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78 new cases of COVID-19 reported in Forsyth County. It's the most cases the county has reported in a month

78 new cases of COVID-19 reported in Forsyth County. It's the most cases the county has reported in a month

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Forsyth County reached its highest daily COVID-19 case count in a month with 78 on Thursday, the N.C. Department of Health and Human Services reported.

The last time the daily case count was higher was 88 reported on March 6.

Meanwhile, COVID-19 cases totaled more than 2,000 statewide for the second time in a week

DHHS reported 2,087 cases after 1,380 were reported Wednesday and 870 on Tuesday.

Since the pandemic began, North Carolina has recorded 926,897 cases.

There were 12 additional deaths reported statewide Thursday for a total of 12,224. There were no additional deaths in Forsyth with the total remaining at 363.

DHHS lists COVID-19 cases and deaths on the day they are confirmed by medical providers and public health officials so individuals may have been infected or have died days before their cases were counted.

Meanwhile, COVID-19 related hospitalizations remained above 1,000 for the second consecutive day at 1,004. The count is down 21 from Wednesday.

The last time statewide hospitalizations were higher was 1,028 on March 13, while they were as low as 859 on March 27. The daily peak for the pandemic is 3,990 on Jan. 14.

The 17-county Triad region reported 206 hospitalized COVID-19 patients Thursday, down six from Wednesday.

The increase in COVID-19 metrics comes about five weeks after the statewide stay-at-home curfew ended Feb. 26.

DHHS lists a statewide positive test rate of 5.1% based on 22,405 tests performed Tuesday. The rate had dropped to 3.4% on March 9 — the lowest since May.

Dr. Mandy Cohen, the state’s health secretary, has said a statewide positive test rate of 5% or lower marks a decrease in community spread of COVID-19.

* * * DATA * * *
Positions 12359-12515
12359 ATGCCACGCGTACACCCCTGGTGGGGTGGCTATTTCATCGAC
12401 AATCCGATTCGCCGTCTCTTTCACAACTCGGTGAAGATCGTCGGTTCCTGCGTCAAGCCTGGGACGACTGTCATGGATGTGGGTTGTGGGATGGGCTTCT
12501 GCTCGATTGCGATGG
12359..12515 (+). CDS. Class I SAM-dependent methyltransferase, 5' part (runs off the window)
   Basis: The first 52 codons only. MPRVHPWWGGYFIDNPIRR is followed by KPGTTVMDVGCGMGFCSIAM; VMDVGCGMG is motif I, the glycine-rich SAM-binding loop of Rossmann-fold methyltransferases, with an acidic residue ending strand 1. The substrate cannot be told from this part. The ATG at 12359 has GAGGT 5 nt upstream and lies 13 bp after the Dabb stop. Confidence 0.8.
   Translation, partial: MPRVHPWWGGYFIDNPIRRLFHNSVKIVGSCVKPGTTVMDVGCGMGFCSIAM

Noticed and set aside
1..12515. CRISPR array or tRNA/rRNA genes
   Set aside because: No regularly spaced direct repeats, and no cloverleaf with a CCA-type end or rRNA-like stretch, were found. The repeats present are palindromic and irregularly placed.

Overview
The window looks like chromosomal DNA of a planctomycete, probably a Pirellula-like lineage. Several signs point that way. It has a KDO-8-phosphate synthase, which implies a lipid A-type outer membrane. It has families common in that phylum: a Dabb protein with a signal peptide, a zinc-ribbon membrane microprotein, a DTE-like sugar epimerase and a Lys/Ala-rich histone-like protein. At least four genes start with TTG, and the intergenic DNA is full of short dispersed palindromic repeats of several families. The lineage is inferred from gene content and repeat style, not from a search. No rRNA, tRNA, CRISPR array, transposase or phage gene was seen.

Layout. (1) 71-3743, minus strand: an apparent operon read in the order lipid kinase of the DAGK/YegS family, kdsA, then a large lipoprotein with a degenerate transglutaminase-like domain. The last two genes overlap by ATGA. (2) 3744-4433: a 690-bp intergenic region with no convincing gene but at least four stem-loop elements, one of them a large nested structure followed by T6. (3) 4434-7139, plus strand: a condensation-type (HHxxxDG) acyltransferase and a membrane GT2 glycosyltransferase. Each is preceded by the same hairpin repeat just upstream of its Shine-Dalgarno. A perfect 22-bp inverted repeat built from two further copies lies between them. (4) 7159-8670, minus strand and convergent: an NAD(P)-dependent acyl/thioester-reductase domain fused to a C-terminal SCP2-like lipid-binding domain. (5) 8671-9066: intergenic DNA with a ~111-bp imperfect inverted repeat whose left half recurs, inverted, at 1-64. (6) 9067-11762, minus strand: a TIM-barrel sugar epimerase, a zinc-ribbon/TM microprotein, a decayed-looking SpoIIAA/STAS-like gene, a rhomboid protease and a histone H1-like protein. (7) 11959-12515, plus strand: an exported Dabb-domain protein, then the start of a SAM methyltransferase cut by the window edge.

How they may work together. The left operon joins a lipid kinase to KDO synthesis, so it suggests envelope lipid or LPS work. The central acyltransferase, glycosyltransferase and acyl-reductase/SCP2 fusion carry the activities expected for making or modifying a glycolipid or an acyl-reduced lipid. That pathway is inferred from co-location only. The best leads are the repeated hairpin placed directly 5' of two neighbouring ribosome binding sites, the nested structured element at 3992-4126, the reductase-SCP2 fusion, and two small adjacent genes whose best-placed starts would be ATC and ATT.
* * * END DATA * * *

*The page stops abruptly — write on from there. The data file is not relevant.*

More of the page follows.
“I think we’re in as good a shape as we could be right now,” Gov. Roy Cooper said Tuesday in referencing the safety, efficacy and availability of COVID-19 vaccine and the number of North Carolinians already vaccinated.

“Although North Carolina remains in a stable position, we cannot let our guard down,” Cooper said.

“We would not have eased restrictions if we didn’t think it was time.”


There have been 33,723 cases since the onset of the pandemic.

Forsyth’s new daily case counts have remained below 100 for 38 consecutive days.

For Forsyth, the positive test rate was 3.3% of 1,200 tests performed Tuesday.

The statewide county alert system for COVID-19 community spread has been expanded from three to five tiers that now include a light yellow for moderate impact and green for low impact.

The other tiers of red (critical impact), orange (substantial impact) and yellow (significant impact) remain.

Forsyth was shifted from yellow to light yellow.

The system uses COVID-19 case rates, the percent of tests that are positive, and hospital impact within the county to categorize counties.


As of noon Thursday, at least 174,042 vaccinations had been administered in Forsyth, with 98,825 adults receiving the first dose, or about 25.9% of county residents, and 75,217 receiving both doses, or 19.7% of the county’s population.

Statewide, 5.52 million doses of vaccine have been administered in North Carolina — about 4.62 million by medical providers and 904,770 through the federal pharmacy program that includes vaccinations in stores and in long-term care centers.

DHHS says the numbers of first and second doses provided are at 3.26 million and 2.09 million, respectively, as of Thursday.

There have been 166,842 single doses of the Johnson & Johnson vaccine provided.

About 39.5% of the statewide adult population has received at least one dose, and 27.5% both doses.

For those ages 65 and older, 73.4% have received at least one dose and 66.6% are considered fully vaccinated.

Political appeal

Gov. Roy Cooper and state Democratic and Republican legislative leaders have released a public service announcement urging North Carolinians to get COVID vaccines now that all adults are eligible for vaccinations.

Joining Cooper were Senate leader Phil Berger, R-Rockingham, House speaker Tim Moore, R-Cleveland, Senate minority leader Dan Blue, D-Wake, and House minority leader Robert Reives, D-Durham.

Berger says getting vaccinated “allows us to get back to traveling, attending sporting events, and other everyday activities we’ve missed over the past year.”

“I urge those that are hesitant to get the vaccine to talk to their doctor and find out more about its effectiveness.”

Blue says “I took my shot not just to protect myself; I did it to protect my family, my colleagues and neighbors. We each need to do our part to keep each other safe, and to help build a healthier North Carolina.”




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